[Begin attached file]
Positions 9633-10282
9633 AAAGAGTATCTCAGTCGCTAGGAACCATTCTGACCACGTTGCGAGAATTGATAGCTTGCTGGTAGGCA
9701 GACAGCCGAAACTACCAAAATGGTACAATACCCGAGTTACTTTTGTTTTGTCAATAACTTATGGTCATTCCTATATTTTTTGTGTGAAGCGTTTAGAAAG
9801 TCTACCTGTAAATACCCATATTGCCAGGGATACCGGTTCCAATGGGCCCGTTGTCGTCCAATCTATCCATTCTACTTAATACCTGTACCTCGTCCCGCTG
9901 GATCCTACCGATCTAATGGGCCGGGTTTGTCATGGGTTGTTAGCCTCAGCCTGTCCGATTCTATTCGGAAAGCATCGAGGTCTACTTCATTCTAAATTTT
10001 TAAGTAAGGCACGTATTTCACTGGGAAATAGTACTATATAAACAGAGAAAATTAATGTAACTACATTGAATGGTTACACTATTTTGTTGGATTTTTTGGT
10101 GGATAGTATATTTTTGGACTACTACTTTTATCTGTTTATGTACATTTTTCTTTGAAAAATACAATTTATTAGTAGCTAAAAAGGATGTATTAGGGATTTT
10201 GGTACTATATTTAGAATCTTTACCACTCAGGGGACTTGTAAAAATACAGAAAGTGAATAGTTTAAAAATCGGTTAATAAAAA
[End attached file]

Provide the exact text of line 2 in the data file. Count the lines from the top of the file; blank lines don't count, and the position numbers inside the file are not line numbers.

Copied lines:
9633 AAAGAGTATCTCAGTCGCTAGGAACCATTCTGACCACGTTGCGAGAATTGATAGCTTGCTGGTAGGCA